Table of Contents
Biotechnology Research International
Volume 2011, Article ID 737636, 8 pages
http://dx.doi.org/10.4061/2011/737636
Research Article

Somatic Embryogenesis in Four Tree Legumes

Vision MGM Agri-Tech and Research Institute Pvt. Ltd., C-122 (HIG), Baramunda, Bhubaneswar-751 003, Orissa, India

Received 20 May 2010; Accepted 16 July 2010

Academic Editor: Masaru Ohme-Takagi

Copyright © 2011 Premananda Das. This is an open access article distributed under the Creative Commons Attribution License, which permits unrestricted use, distribution, and reproduction in any medium, provided the original work is properly cited.

Abstract

Somatic embryogenesis was achieved in four leguminous tree species, that is, Acacia catechu, Acacia arabica, Hardwickia binata, and Dalbergia sissoo using immature zygotic embryos as explants on Murashige and Skoog (MS) medium supplemented with 0.25–1.0 mg/l Kn (kinetin) and 2.0–3.0 mg/l 2,4-D (2,4-dichlorophenoxyacetic acid) or NAA (1-napthaleneacetic acid) and 3% sucrose. MS medium containing 2.0 mg/l 2,4-D and 1.0–1.5 mg/l Kn was noted to be most effective in inducing friable embryogenic callus (FEC); the number of somatic embryos per culture varied in MS medium supplemented with 1.0–2.0 mg/l 2,4-D or NAA and 0.25–1.5 mg/l kinetin. The maximum number of somatic embryos was obtained in MS medium containing 1.5–2.0 mg/l 2,4-D or NAA and 1.0–1.5 mg/l kinetin; proliferation of embryogenic calli was enhanced in cultures having 1.0–2.0 mg/l 2,4-D, 1.0–1.5 mg/l kinetin, and 400–600 mg/l L-Proline. The somatic embryos in various shapes and sizes after the first subculture on MS medium supplemented with 0.1 mg/l IAA and 0.25 mg/l BA; developed shoots and rooted in strength MS medium supplemented with 0.1 mg/l IBA or IAA. The somatic embryo-derived plantlets were transferred to the field after being hardened in the climate-controlled hardening chamber.

1. Introduction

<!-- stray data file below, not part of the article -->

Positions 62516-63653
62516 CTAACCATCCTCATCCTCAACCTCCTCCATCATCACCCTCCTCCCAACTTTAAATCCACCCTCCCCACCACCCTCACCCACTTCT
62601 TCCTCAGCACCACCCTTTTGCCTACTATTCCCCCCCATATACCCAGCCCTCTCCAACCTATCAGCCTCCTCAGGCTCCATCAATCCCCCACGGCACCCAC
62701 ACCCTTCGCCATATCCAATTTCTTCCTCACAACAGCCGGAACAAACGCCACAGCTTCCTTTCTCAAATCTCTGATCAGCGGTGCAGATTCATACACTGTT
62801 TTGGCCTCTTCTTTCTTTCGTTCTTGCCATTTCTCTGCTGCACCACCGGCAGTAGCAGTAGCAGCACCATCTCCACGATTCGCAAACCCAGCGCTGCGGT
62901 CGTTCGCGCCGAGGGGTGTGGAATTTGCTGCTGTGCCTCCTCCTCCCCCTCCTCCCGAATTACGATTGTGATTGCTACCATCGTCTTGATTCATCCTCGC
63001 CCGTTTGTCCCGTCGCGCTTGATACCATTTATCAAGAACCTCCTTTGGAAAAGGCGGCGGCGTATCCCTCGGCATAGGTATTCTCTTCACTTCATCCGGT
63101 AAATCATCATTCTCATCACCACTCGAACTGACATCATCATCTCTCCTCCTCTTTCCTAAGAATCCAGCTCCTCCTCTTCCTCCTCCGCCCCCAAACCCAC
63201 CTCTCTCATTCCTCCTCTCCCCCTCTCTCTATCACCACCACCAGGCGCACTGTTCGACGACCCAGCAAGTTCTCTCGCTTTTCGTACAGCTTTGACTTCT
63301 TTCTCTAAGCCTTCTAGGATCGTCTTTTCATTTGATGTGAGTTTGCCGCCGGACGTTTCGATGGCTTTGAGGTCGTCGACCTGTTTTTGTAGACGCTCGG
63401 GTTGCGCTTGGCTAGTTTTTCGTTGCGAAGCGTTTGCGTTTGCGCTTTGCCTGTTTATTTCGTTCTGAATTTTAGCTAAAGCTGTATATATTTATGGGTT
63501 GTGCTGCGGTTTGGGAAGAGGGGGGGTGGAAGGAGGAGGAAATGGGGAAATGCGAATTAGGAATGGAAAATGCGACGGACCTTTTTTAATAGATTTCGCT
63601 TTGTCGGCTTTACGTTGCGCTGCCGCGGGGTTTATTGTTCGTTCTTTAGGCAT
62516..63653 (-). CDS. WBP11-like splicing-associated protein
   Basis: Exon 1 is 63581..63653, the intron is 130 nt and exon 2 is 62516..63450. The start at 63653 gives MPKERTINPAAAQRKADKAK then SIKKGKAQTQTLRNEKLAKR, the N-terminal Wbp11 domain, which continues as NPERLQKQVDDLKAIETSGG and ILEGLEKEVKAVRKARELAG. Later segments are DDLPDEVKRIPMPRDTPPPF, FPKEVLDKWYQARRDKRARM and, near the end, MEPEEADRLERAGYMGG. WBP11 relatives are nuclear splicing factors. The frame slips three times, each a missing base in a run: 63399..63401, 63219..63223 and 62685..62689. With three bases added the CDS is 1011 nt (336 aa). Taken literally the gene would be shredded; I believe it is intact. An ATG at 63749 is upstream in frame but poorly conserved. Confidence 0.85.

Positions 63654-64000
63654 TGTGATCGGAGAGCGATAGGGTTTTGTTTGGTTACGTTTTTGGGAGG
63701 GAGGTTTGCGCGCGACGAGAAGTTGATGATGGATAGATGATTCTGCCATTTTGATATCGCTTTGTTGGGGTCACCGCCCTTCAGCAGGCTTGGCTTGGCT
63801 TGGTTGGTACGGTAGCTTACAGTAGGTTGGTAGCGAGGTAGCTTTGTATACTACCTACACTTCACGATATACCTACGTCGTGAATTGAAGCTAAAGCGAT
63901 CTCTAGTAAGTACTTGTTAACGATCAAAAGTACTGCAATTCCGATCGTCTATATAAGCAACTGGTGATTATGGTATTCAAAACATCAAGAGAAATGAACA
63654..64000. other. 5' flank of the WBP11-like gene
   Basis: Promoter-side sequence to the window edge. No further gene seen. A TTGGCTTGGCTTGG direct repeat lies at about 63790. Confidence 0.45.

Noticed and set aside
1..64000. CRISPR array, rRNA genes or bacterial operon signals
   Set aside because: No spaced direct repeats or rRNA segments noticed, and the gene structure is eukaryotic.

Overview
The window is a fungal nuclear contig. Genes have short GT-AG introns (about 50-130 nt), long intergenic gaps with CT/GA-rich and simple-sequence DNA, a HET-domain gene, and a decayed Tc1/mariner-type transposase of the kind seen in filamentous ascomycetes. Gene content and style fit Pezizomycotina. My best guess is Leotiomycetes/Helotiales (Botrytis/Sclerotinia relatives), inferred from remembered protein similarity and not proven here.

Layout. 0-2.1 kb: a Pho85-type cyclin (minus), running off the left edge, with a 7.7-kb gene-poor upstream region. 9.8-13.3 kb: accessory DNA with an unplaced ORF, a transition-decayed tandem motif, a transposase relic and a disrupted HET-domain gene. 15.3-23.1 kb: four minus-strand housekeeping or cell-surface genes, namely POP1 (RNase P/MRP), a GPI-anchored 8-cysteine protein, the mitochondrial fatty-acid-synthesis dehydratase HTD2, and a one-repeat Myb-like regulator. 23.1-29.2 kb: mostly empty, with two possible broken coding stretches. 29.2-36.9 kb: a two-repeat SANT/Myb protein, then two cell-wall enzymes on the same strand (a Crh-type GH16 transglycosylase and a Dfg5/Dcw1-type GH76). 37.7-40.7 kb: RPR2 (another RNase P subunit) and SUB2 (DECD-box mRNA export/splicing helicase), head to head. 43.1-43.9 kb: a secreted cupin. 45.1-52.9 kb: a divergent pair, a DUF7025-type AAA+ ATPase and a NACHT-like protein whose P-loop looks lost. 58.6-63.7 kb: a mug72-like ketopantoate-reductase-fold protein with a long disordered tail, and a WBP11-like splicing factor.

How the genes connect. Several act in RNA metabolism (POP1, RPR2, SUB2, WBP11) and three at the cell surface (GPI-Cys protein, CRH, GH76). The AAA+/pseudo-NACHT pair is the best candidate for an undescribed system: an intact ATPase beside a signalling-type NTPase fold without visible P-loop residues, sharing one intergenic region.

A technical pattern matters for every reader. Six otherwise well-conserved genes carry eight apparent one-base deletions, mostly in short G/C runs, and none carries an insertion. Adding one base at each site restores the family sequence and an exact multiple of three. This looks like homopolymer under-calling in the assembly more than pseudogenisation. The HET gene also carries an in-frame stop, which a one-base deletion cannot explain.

Tree legumes, once established, grow faster than other tree species even under poorly managed plantation-forestry systems as they fix atmospheric nitrogen for sustenance and growth. Acacia catechu Willd., a leguminous tree, is used in afforestation and reclamation programmes due to its easy adaptability and rapid growth rate even on marginal soils and wastelands in the tropics [1]. Acacia arabica (Babul), a leguminous tree of tropical and sub-Saharan Africa is naturalized in many parts of peninsular India; as an economically valued timber, it is used for crafting of agricultural implements, building materials, furniture, and fuel wood as well while the leaves and pods are used for fodder; gum arabica has many industrial applications. This species has great ecological value in controlling erosion and improving soil fertility. Hardwickia binata Roxb. is a leguminous tree found in the dry savannah forests of the Deccan peninsula and central India. It grows up to 36.5 m in height and 4.5 m in girth with a 12–15 m clean cylindrical bole. It is one of the most economically important Indian timber trees and is used for construction and ornamental wood work. Its bark is used for tanning, fiber, and paper, its resin is a wood preservative, and its leaves can be used as fodder and manure. Dalbergia sissoo, an important and valuable leguminous tree species, has been used for ages for various purposes. Leguminous plants are difficult to propagate. Propagation through seed is unreliable as mature seeds are often damaged by pod borers followed by bacteria and fungi which cause secondary infections; healthy seeds are rarely available for mass propagation. Poor germination and death of young seedlings are also the causes of worry. Mass cloning via somatic embryogenesis can be an alternative and reliable system for plant multiplication [2]. Somatic embryogenesis was reported for a number of dicotyledonous and monocotyledonous angiosperms but fewer woody species [24]. Woody species were recalcitrant to in vitro culture and regeneration and most of those reports focused on propagation or multiplication through organogenesis using various explants. Very meager information on somatic embryogenesis in leguminous tree species was available. It was thought that plants must coordinate the growth of root and shoot meristems to maintain an appropriate balance of root and shoot organs, respond and adapt to various environmental conditions to achieve an intermeristems coordination of growth and development involving the interplay of several long-range signals [5, 6]. The objectives of this study were to investigate the requirements of culture media, including environmental conditions for induction of somatic embryogenesis, maturation, and germination of the embryos in some important leguminous tree species.